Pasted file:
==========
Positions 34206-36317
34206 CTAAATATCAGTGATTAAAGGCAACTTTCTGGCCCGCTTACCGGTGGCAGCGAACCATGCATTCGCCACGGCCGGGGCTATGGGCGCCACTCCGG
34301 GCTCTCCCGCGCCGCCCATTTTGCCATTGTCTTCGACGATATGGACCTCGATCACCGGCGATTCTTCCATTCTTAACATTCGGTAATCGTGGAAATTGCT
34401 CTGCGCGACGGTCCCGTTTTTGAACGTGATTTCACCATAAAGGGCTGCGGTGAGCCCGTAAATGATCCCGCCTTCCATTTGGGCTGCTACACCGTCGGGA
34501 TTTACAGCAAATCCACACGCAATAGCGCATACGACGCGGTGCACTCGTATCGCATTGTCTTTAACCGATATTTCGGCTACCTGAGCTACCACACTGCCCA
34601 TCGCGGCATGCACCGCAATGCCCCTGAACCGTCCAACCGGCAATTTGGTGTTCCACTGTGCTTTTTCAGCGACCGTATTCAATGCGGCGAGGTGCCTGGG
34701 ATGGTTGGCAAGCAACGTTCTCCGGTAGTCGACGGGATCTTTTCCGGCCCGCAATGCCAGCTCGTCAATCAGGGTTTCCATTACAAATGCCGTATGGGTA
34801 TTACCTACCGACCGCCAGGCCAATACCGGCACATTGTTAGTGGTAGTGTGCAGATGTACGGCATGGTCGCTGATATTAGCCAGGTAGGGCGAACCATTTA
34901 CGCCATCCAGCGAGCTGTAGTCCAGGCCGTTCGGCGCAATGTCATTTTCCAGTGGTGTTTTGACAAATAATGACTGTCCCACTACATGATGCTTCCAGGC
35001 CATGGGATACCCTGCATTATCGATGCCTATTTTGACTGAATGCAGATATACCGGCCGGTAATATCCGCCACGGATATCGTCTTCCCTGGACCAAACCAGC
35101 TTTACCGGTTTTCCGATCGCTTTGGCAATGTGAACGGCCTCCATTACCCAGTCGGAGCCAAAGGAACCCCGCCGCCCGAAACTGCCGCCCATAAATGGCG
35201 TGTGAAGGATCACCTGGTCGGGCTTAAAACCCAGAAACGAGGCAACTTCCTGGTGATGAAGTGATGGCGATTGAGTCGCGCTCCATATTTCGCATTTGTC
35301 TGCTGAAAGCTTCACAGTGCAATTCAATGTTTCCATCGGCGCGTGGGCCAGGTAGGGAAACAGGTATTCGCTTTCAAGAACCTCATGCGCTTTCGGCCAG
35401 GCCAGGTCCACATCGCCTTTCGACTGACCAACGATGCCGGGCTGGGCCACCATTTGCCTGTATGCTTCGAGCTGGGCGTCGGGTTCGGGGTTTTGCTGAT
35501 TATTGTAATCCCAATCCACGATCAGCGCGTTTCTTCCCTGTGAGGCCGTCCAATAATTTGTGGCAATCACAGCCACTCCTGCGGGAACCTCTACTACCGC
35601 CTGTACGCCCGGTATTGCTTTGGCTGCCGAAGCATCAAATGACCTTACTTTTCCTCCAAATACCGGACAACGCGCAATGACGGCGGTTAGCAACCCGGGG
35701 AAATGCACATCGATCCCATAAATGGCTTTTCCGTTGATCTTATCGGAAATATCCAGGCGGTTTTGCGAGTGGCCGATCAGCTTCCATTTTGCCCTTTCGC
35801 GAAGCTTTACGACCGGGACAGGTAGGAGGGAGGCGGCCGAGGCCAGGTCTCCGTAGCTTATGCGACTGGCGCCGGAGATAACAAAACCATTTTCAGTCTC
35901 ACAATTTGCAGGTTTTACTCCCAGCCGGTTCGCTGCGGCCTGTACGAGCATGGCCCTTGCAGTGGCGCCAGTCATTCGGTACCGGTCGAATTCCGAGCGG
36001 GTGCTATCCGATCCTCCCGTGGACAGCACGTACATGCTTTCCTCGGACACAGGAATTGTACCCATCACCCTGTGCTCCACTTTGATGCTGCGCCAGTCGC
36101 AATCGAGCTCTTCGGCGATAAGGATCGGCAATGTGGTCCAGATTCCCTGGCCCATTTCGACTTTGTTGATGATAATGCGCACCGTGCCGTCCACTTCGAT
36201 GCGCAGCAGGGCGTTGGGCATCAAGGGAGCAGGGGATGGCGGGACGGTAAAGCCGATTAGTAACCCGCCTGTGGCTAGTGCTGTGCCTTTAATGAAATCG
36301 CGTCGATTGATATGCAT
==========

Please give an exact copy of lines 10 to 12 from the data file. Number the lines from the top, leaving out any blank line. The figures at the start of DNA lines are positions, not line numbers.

35001 CATGGGATACCCTGCATTATCGATGCCTATTTTGACTGAATGCAGATATACCGGCCGGTAATATCCGCCACGGATATCGTCTTCCCTGGACCAAACCAGC
35101 TTTACCGGTTTTCCGATCGCTTTGGCAATGTGAACGGCCTCCATTACCCAGTCGGAGCCAAAGGAACCCCGCCGCCCGAAACTGCCGCCCATAAATGGCG
35201 TGTGAAGGATCACCTGGTCGGGCTTAAAACCCAGAAACGAGGCAACTTCCTGGTGATGAAGTGATGGCGATTGAGTCGCGCTCCATATTTCGCATTTGTC